UC Berkeley community members rally for proposed disability cultural center

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About 30 people rallied outside of California Hall on Monday at 2 p.m. to show their support for the approval of an allocated space for a campus disability cultural center.

The Space Assignments and Capital Improvements Committee, or SACI, reviewed a proposal for the space at 3 p.m. in California Hall. The committee previously discussed the proposal March 11, but the final vote was pushed to Monday’s meeting.

“We have disabilities, but we are still students,” said Alena Morales, a campus junior and one of the project’s organizers. “We have lives, we have jobs, we have friends — we have friends who are also disabled, and we need a space to meet.”

The protesters chanted slogans such as “Community not compliance” and “What do we want? A disability space. When do we want it? Ten years ago.” They also held signs, including ones that read, “Stop profiting off of Berkeley being the birthplace of the disabled rights movement when you won’t even recognize our community today,” and they shared stories about common experiences on campus as people with disabilities.

According to Morales, SACI voiced doubts at its earlier meetings about whether there was a disabled “community” on campus. Many attendees at the rally said they disagreed with this sentiment and that they identified as members of a disabled community.

“This community is the only reason I have survived this extremely inaccessible university until now,” said Katie Savin, a campus graduate student and an organizer of the project. “It’s an isolating experience to be here (as a disabled student).”

According to Morales and Savin, the disability cultural center, which would serve as a universally accessible space with resources, accessible technology and space to spend time, would be run by members of the disabled community. The project’s organizers plan to apply for grants and find external money to fund the center after they receive a space from the university, which is “like gold,” according to Morales.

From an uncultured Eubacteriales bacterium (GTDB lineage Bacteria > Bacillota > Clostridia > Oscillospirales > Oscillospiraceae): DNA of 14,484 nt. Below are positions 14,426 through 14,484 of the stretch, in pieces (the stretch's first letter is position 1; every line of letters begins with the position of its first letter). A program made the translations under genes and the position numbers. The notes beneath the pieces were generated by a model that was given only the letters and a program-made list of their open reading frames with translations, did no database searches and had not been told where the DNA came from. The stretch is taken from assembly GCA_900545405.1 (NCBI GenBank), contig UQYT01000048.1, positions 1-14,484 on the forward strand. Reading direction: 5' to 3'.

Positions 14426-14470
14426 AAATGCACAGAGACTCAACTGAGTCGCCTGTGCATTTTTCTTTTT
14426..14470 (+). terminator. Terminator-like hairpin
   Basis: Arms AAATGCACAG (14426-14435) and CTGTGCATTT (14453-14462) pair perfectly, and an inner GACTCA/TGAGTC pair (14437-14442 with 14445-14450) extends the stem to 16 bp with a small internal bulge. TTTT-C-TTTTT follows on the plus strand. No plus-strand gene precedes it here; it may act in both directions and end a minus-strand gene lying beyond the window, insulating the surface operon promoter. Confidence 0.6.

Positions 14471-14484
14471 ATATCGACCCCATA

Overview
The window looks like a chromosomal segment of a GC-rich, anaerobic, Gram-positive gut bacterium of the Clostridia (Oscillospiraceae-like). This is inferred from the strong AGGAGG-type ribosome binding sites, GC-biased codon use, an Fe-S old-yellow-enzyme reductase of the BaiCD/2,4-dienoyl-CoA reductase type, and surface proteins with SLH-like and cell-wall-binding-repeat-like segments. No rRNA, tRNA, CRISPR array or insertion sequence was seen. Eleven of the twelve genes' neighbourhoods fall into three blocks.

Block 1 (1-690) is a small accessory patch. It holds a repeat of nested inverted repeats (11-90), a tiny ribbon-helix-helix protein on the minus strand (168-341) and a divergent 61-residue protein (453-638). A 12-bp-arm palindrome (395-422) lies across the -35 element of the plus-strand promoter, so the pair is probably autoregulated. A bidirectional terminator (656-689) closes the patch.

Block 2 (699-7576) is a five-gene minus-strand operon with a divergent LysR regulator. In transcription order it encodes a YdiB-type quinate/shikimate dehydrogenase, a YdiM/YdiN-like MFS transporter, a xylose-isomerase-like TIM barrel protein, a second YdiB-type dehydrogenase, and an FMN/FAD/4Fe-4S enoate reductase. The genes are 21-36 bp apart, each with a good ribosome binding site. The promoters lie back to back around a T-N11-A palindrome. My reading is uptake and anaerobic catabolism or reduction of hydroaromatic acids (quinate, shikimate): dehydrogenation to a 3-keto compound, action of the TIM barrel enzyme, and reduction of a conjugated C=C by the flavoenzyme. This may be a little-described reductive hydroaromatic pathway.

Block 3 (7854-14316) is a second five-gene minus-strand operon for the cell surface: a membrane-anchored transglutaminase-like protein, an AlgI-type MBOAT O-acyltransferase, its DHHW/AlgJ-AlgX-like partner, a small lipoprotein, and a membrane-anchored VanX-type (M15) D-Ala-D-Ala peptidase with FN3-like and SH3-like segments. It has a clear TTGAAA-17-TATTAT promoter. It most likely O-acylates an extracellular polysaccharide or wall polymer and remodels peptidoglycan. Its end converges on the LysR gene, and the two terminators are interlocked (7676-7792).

Other colleges and universities around the country have started to implement such centers into their campuses, including Stanford.

The center would differ from the already standing Disabled Students’ Program, as it would be a community organization rather than a compliance organization. This program would actively offer resources and programs to students meant to go beyond compliance with the Americans with Disabilities Act.

The project’s organizers are hoping for a space similar to the Gender Equity Resource Center, which is not only accessible but visible to the rest of the campus community. According to the project’s organizers, SACI previously offered them a basement space, but organizers were unwilling to compromise.

“(We are) tired of being shoved in the basements,” Morales said.

Contact Katherine Finman at [email protected] and follow her on Twitter at @KateFinman_DC.